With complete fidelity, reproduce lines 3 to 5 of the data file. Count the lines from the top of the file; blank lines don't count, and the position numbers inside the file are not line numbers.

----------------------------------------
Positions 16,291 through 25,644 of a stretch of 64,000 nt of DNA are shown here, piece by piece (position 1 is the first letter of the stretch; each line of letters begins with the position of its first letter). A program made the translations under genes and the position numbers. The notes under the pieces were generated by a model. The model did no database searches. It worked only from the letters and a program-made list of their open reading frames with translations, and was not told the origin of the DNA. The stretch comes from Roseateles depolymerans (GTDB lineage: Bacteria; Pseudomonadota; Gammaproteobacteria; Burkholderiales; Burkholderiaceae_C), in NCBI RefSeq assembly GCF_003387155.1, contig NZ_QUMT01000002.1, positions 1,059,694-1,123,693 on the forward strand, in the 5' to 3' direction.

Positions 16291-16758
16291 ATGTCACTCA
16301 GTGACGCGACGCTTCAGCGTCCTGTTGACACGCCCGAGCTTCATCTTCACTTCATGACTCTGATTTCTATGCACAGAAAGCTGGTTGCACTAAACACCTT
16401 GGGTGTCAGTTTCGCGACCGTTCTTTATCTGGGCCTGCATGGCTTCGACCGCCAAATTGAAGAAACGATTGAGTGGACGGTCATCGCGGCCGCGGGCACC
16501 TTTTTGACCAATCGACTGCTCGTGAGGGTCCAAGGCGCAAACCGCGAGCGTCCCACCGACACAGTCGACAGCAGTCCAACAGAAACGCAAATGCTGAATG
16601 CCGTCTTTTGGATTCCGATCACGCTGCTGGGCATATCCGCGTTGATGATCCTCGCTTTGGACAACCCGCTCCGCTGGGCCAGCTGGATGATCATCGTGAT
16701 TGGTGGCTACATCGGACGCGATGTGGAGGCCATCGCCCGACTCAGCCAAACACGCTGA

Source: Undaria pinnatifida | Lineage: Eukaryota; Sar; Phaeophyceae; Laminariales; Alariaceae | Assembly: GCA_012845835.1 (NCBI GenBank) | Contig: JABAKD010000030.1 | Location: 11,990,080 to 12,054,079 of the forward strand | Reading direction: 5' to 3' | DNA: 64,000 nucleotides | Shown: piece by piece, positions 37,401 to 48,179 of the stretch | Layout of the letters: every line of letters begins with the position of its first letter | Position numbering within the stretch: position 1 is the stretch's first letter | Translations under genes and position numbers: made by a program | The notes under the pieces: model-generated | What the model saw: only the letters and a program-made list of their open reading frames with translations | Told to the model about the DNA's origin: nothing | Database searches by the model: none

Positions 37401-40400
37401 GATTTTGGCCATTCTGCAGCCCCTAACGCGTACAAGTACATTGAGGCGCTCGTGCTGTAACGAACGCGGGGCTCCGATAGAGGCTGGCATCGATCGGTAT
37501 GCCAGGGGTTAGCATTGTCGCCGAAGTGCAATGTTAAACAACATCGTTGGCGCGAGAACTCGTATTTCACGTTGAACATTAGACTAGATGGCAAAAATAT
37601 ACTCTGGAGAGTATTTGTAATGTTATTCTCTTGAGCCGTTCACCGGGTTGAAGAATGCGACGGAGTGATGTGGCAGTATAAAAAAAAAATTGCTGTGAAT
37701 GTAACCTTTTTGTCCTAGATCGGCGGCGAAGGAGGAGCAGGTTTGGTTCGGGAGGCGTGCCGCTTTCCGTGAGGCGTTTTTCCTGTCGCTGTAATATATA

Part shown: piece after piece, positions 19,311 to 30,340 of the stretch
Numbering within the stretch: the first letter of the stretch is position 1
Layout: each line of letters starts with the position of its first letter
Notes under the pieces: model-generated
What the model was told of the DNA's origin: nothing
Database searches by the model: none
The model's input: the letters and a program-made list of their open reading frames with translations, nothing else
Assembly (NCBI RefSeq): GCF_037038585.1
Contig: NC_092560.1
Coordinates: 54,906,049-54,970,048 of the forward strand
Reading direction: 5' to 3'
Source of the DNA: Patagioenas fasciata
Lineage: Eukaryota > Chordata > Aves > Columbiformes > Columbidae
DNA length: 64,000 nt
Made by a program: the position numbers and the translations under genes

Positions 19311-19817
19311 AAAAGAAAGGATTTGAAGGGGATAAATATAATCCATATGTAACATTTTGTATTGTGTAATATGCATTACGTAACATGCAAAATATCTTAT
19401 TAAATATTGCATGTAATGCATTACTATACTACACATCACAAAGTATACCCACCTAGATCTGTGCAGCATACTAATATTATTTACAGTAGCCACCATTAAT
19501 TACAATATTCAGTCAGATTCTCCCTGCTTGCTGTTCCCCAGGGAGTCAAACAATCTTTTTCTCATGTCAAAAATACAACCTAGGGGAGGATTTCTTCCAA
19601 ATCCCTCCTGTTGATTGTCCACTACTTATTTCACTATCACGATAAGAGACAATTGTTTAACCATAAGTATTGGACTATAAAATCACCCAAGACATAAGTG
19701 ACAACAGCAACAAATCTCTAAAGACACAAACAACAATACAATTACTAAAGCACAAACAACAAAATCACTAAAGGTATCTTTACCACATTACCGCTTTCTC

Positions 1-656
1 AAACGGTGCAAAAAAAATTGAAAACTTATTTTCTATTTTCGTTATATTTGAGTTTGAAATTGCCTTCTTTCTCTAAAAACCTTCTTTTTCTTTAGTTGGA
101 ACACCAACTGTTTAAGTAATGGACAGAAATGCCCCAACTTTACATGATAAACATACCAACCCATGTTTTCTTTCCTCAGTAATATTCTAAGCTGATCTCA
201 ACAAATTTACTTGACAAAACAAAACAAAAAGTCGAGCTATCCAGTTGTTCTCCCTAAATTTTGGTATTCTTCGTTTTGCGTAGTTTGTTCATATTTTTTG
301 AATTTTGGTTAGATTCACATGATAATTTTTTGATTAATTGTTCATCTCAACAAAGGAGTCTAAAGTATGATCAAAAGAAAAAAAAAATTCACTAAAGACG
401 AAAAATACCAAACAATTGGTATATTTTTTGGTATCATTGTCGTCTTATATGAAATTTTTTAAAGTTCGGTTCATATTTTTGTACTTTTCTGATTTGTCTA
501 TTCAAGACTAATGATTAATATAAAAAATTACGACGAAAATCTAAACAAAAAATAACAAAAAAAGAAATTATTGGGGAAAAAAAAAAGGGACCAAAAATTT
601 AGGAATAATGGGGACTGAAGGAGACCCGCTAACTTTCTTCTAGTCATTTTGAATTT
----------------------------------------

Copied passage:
16291 ATGTCACTCA
16301 GTGACGCGACGCTTCAGCGTCCTGTTGACACGCCCGAGCTTCATCTTCACTTCATGACTCTGATTTCTATGCACAGAAAGCTGGTTGCACTAAACACCTT
16401 GGGTGTCAGTTTCGCGACCGTTCTTTATCTGGGCCTGCATGGCTTCGACCGCCAAATTGAAGAAACGATTGAGTGGACGGTCATCGCGGCCGCGGGCACC